What Car is Right for Me?
If you’re in the market for a car, you’re probably wondering “what car is right for me?” It’s a big financial and personal decision, which will likely result in some debt. Plus, you’ll have the car for years to come, so you want to make sure you’re buying something that will fit your lifestyle for the next three to eight years. In other words, this is a decision that is worth thinking through.
What do you need in a car?
You’re the expert on your lifestyle, so the only person who can determine what size and type of car will serve you best is you! If you’re thinking that this is a no-brainer—you’re a single person so of course you’ll get a sedan, or you’re a family person so you’ll get a minivan—think again. There’s a lot more to your lifestyle than you might think.
If you're buying a car, read this: Car Buying 101: Finding, Pricing, and Financing Your Next Vehicle
Here are a few of the big things to consider:
Size: This is usually the first thing people think about when getting a car, but it still bears repeating. If you’re a one-man or woman show, or a two-person family, a sedan may be the best choice for you. But it you’ve got a large family, you’re going to need some space. Make sure your next car allows all of the members of your family (be they human or canine) to ride comfortably.
Use: If you enjoy taking long Sunday drives in the countryside, you might want to buy a smaller, more efficient vehicle. If you do a lot of hauling, you’ll want to get a truck. If you do a little of both, you may compromise and get an efficient model with an adequate trunk.
Terrain: What types of roads do you drive on? If you live on a back road in Vermont and have to make it through half a foot of mud each spring, you’ll want plenty of clearance between your undercarriage and the road. If you live on a steep hill that tends to get a lot of snow in the winter, four wheel drive will be your best friend. Consider all of the possibilities for a full year’s cycle before you purchase a car and, if you’ll be moving soon, make sure you know what challenges your new stomping grounds are likely to bring.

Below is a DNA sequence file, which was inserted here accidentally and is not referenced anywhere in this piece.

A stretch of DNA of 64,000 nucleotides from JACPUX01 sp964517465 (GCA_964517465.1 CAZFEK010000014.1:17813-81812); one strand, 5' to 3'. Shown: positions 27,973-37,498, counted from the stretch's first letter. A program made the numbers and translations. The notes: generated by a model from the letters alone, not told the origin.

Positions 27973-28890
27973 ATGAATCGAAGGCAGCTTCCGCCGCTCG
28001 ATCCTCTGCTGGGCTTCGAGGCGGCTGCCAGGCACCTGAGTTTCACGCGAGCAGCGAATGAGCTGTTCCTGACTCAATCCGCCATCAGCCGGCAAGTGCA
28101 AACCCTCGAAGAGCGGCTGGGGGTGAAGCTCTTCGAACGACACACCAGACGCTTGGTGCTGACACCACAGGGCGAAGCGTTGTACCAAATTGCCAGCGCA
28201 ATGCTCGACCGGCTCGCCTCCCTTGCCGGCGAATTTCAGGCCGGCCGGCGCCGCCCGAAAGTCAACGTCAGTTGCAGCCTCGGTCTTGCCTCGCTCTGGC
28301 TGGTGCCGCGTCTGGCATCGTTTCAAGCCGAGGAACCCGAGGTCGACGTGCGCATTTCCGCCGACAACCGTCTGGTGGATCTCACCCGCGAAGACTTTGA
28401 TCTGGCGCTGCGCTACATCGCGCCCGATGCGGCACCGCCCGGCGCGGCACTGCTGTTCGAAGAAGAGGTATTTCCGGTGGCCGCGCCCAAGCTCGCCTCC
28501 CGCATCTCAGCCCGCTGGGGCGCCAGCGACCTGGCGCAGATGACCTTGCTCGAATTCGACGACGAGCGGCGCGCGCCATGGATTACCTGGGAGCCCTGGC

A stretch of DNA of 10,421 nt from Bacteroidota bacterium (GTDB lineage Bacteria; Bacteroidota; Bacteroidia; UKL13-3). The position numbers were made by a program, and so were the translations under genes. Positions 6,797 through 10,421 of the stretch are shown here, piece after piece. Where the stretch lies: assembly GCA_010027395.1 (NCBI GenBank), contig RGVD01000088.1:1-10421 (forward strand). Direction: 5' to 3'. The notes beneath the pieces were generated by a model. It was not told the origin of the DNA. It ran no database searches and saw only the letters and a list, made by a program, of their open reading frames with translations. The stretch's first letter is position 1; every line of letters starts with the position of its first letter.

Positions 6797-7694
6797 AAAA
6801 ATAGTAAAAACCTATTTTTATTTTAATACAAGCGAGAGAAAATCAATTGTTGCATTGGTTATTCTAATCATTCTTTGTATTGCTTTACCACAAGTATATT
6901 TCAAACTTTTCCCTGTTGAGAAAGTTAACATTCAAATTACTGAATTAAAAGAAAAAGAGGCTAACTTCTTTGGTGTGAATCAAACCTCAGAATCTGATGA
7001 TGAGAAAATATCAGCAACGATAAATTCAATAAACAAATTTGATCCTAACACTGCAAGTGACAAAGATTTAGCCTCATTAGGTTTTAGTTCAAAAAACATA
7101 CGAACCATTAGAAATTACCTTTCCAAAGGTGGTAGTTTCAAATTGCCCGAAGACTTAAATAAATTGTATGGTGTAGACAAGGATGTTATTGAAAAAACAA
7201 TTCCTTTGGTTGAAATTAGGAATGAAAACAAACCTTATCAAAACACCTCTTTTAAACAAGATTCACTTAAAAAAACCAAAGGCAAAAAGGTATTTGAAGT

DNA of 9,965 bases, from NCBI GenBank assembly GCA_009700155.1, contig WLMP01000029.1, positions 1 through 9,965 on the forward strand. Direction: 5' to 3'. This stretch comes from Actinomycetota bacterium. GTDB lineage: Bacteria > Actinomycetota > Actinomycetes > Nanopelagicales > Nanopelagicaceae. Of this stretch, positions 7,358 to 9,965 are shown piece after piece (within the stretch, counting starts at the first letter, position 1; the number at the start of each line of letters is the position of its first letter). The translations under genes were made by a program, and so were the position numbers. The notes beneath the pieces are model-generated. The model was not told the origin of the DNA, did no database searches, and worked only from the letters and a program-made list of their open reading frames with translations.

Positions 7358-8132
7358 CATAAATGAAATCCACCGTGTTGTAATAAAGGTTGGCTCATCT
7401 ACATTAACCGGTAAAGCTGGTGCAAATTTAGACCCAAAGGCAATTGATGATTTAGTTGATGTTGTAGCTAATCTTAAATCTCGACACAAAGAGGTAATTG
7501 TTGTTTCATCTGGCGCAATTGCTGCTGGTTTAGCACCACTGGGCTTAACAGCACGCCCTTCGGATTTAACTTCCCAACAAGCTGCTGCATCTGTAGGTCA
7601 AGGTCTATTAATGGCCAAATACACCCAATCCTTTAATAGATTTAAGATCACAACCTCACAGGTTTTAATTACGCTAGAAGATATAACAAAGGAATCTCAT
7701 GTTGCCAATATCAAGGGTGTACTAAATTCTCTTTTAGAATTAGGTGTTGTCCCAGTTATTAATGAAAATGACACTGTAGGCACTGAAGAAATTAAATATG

Gas: If you drive long miles, finding a car that allows you to cover more miles on less gas will save you a lot of money. If you tend to keep close to home, you may not need the lower gas mileage. But if you simply like to conserve resources when you can, choosing a green vehicle is a good choice.
Age: The new car smell is nice, but you may not be able to afford it (or you simply may not want to pay for it). Decide, before you go out looking, whether you want to go new or used.
Where will you need to compromise?
Even if you know what you need, you may not find it all in one car. If you’ve got the money, two cars could be the answer; but if you can only afford one car, get ready to compromise. As noted above, you may need something that allows you the joy of weekend rides but still allows you to get the trash to the recycling center on Saturdays. You may want a more efficient car but can’t find one on the used car lot. Or you may need a rugged car to get you to your mountainside home but would really prefer a compact car to suit your single lifestyle. These are situations where you’ll have to compromise, which means you’ll have to decide what is most important to you—what you can’t live without—and what you just really, really want.
How will you finance the car?
You may choose to lease your vehicle or pay for it outright; but if you choose to take out a loan to buy your car, don't forget to prepare for financing before you sit down at the dealership to sign papers. In fact, your first step in car buying should be to go online and get pre-approved for financing. You can also visit your financial institution, but most credit unions and banks offer quick and easy financing options online.
Getting pre-approved will help you out in a few ways. First, it will tell you how much you can spend, so you’re less likely to look at vehicles that are over your limit. It will also simplify the financing process because you won’t have to worry while you wait to find out if you’ve got financing for a car you’ve already fallen in love with.
How will you find your new car?
There are many ways to search for a new car these days. You can go old school and visit your local dealerships, hoping to find your dream vehicle on the lot. Or you may opt to go online and find a few vehicles you like before visiting the dealership for a test drive or two. The best way is often to use the tools offered by your credit union or bank. Most financial institutions offer a tool that connects you with dealerships they work with directly. The tools are usually easy to use and, when you find the car you want, financing will be quick and painless if you have been pre-approved, because the financing is essentially taken care of before you even choose the car.
If you're serious about buying a car, read our eBook:
Car Buying 101: Finding, Pricing, and Financing Your Next Vehicle